A Travellerspoint blog

Lakes, rivers, hot springs and rain

Los Chiles and La Fortuna

rain
View Destination - south on ew5827's travel map.

Recovering from the volcano hike we had a day of nothing on Thursday, waiting for the ferry to leave Altagracia for Los Chiles...our entry into Costa Rica!

We caught the 10 hour night ferry to Los Chiles and arrived at about 5/6am. It wasn't rough but sleeping wasn't very easy on the hard bench seats. We had to hang around in Los Chiles for a few hours before we could go through immigration to exit Nicaragua and get another boat up the river to the Costa Rica entry point. This boat ride was great though. We saw kingfishers, fish eagles, iguanas, turtles/terrapins, monkeys, tonnes of other birds and so many logs that on first glance looked like caimen that I'm positive we must have seen at least one at some point! At the Costa Rican end of the journey we passed several boats full of americans who'd paid to come wildlife watching on the river so it was even better knowing we'd seen it all for free, well very cheaply.

We were lucky to be at the back of the queue going through a make shift customs and someone came to us first. Not quite sure how that worked but we weren't complaining. It meant that we were first in the queue at passport control which was handy. As always I held things up with my Brazil issued UK passport* but we were soon on our way and arrived at the bus terminal just in time to catch the next bus to a place called Ciudad Quesada.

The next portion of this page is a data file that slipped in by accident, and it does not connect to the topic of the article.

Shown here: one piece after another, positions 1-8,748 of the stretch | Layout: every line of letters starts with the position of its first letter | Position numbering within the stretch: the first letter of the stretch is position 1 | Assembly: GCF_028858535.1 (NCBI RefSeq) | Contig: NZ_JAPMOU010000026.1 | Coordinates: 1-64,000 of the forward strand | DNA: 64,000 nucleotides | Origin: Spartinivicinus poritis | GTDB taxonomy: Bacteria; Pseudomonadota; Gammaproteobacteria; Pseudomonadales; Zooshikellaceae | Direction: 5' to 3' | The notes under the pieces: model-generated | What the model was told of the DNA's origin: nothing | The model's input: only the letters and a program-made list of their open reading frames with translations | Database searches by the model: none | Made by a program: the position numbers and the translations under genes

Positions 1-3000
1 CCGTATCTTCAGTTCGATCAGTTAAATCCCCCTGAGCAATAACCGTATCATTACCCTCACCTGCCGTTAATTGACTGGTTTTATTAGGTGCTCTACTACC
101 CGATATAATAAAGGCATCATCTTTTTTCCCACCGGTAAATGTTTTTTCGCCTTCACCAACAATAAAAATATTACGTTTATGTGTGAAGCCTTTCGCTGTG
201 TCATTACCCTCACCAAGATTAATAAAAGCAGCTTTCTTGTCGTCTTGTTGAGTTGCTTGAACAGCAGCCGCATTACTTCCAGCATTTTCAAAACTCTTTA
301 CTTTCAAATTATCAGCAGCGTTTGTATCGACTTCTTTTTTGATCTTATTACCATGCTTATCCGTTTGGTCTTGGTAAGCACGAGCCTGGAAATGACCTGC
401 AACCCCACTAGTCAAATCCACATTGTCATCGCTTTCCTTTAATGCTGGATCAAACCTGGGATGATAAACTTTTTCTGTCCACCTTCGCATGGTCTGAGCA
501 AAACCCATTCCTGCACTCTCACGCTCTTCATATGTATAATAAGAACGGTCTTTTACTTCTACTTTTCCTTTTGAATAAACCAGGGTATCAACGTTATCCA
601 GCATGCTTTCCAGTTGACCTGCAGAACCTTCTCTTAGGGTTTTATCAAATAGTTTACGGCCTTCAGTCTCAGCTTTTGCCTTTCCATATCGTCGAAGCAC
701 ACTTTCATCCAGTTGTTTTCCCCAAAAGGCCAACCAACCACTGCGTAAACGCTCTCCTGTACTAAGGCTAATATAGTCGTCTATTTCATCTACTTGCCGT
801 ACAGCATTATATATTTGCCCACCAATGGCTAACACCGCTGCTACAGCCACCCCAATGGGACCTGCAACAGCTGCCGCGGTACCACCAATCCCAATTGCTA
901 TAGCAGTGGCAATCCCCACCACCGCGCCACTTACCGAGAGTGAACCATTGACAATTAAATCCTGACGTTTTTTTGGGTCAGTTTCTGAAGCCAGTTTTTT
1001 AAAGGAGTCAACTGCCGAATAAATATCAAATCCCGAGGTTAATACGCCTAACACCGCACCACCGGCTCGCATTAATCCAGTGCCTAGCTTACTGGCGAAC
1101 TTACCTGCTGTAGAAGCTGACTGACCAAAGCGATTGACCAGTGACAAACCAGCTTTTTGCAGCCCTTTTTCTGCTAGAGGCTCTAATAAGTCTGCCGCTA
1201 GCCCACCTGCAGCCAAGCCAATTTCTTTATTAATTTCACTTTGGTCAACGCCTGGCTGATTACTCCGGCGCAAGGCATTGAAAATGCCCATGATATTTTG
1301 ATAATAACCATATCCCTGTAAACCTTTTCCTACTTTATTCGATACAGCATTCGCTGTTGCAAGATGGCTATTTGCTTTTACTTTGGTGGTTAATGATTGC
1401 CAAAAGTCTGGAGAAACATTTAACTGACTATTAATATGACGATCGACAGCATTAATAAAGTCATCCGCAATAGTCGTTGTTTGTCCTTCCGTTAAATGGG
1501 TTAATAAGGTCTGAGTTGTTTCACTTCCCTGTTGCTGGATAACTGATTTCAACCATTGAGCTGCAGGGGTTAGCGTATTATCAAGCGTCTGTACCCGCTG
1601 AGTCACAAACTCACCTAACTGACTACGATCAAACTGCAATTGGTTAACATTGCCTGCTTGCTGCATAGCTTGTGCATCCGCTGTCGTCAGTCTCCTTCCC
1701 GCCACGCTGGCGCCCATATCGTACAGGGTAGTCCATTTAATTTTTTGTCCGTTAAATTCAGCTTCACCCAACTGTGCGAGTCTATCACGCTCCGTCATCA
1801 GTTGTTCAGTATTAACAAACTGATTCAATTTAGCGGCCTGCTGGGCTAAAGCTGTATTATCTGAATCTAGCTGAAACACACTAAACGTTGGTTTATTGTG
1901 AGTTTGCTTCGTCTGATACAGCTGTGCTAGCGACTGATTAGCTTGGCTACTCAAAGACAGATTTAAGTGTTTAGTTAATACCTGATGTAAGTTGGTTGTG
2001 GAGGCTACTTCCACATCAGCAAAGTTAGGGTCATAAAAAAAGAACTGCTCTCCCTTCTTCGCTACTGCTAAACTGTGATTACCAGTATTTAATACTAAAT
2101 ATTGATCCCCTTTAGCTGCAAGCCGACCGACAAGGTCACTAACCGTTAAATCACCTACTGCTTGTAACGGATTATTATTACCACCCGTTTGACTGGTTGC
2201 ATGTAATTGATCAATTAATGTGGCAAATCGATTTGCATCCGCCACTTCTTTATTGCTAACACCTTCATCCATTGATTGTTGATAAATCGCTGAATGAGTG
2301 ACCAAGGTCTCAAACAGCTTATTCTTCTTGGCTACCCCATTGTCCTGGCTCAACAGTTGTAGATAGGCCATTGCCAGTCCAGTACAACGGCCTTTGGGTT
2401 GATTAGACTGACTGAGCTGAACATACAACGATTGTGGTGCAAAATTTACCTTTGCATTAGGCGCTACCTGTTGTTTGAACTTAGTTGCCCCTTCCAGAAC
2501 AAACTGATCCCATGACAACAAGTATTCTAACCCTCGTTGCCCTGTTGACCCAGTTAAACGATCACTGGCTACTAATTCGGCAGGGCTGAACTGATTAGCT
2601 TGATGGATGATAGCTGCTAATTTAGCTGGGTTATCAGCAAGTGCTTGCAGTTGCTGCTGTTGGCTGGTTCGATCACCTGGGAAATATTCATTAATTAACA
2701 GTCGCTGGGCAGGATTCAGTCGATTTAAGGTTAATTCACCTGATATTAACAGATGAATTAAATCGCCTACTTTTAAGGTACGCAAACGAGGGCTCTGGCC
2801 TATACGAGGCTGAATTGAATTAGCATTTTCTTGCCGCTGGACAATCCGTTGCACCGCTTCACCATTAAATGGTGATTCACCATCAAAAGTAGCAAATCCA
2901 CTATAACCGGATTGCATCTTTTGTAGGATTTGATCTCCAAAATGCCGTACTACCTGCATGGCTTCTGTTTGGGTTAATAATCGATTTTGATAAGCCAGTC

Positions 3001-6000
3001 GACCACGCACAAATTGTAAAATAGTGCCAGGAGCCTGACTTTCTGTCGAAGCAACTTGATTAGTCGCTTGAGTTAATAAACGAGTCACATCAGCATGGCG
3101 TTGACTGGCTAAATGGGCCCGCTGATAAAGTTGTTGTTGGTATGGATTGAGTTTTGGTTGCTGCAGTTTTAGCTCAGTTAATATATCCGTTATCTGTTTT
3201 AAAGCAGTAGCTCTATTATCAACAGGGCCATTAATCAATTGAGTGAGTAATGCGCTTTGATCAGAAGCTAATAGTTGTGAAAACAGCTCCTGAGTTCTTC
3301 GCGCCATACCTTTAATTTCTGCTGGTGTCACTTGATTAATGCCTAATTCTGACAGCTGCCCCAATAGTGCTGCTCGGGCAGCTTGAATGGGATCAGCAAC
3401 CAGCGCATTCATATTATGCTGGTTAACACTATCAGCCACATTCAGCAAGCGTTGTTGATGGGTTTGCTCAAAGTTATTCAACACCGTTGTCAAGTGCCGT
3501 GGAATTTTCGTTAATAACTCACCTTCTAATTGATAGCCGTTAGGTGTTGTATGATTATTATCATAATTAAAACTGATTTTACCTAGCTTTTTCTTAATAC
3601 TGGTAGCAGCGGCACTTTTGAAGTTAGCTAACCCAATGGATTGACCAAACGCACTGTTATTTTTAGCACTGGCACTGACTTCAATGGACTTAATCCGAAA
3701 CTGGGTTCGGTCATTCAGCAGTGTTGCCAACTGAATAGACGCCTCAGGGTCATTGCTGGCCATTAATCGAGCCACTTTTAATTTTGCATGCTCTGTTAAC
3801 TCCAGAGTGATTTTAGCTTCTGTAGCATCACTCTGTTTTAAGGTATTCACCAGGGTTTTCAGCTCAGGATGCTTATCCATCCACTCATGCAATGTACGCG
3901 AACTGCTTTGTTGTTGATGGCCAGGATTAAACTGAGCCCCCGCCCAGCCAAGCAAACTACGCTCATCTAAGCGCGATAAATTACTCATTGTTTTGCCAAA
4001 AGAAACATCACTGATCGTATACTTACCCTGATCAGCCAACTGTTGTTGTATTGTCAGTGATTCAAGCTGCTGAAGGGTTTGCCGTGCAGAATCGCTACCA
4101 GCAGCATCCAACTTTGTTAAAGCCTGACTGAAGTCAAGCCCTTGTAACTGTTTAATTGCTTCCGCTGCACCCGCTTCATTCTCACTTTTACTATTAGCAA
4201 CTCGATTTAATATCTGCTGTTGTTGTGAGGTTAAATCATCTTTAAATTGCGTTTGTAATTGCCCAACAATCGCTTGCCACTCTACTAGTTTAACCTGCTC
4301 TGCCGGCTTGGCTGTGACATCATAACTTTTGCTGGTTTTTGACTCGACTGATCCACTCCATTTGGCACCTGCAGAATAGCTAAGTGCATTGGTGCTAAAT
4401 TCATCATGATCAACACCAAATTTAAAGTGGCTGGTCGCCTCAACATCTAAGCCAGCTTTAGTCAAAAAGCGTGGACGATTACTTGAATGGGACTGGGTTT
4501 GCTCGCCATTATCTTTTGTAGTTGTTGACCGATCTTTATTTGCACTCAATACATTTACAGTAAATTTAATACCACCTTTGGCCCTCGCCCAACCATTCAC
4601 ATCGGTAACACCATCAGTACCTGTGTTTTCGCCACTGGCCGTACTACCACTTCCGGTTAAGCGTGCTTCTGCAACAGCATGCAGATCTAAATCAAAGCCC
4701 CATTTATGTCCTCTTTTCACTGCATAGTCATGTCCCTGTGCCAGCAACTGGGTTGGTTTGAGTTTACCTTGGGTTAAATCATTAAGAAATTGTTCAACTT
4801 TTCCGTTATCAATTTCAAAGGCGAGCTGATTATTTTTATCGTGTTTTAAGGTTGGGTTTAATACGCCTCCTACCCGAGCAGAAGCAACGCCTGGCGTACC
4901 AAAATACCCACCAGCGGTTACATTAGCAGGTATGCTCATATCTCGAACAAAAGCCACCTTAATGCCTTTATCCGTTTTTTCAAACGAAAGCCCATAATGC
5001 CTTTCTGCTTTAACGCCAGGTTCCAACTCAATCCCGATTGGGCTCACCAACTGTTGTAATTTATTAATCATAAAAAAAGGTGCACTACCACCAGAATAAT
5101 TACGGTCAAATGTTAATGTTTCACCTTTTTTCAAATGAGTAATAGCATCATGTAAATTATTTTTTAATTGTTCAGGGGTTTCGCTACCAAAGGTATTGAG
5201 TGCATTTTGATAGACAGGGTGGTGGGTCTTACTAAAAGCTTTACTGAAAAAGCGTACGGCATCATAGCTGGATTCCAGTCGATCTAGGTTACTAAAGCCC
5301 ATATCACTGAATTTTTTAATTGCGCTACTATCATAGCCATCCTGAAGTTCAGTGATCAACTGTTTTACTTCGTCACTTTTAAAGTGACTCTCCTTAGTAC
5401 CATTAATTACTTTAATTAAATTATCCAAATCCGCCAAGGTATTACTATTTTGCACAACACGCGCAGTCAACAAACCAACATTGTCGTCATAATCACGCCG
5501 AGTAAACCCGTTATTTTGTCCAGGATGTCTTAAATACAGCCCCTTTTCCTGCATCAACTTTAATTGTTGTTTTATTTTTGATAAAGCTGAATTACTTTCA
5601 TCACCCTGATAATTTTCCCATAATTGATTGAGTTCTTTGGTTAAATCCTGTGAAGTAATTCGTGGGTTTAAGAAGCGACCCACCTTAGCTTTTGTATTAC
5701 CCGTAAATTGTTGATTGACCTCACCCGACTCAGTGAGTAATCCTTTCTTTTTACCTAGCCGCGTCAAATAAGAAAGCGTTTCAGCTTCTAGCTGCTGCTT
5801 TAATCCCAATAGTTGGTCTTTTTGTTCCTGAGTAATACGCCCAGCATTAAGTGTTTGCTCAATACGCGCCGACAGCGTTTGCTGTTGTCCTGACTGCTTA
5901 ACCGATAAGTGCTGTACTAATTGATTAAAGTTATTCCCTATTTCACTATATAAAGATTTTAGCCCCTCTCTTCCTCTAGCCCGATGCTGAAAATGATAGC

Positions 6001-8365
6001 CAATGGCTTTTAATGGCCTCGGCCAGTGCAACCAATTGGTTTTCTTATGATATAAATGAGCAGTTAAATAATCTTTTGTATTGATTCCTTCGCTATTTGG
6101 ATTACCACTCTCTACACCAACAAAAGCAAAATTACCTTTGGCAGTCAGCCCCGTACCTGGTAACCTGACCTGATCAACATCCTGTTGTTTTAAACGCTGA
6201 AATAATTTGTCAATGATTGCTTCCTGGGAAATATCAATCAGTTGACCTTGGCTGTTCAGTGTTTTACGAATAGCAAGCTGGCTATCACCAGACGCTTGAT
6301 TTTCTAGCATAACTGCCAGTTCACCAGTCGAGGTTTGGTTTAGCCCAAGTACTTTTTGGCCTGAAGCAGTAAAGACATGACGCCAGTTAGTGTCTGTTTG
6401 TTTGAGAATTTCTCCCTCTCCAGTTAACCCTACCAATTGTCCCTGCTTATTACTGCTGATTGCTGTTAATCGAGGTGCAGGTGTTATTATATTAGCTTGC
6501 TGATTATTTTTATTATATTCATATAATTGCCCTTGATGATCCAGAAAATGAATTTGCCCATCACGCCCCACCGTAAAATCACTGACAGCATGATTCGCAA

The bus came to a standstill for an hour by some factories as there was some hold up on the road ahead. We never found out what the hold up was but it felt like forever. We were hot and really tired from the night before; we just wanted to get there! Eventually we got to the town but when we saw the line waiting for the La Fortuna bus our hearts sank. It was huge! There was no way everyone was going to get on the next bus and the next one wasn't for over an hour. Then we remembered we were in Central America and there's always room for everyone on the bus, even when there really isn't room.

We crammed on, wedged in between other people in the aisle and started on the final leg of the journey. It started to pour with rain. More people got on and not many got off so we kept having to shuffle up even further. There's no British reserve of respecting personal space in latin america. No one minds getting up close and personal. Even when there's lots of seats free people will quite often sit next to someone rather than take two seats to their own and half the time the person in question isn't really a one-seat-sized person so you tend to get sat on a lot.

Anyway, finally in La Fortuna, we lugged our bags out of the bus and walked as quickly as possible to get out of the rain and to a hostel. You definitely seem to get more for your money in locally owned hostels than in foreign owned ones. The atmosphere may not be as good in general but the rooms and service are so much better and cheaper. The man who owned this hotel was really friendly and gave us a lift into town for dinner as it was raining.

Lizard tree by our hotel

Lizard tree by our hotel

The main draw of La Fortuna and the Arenal region is Volcan Arenal. Up until a couple of months ago, unluckily for us, it was a very active (but mainly stable) volcano spewing molten rocks and ash frequently which would have been amazing to see. It's often shrouded in cloud though, as it was when we were there, so we couldn't even see the shape of it let alone if any activity had started up again. Instead we made use of some of the hot springs it has created.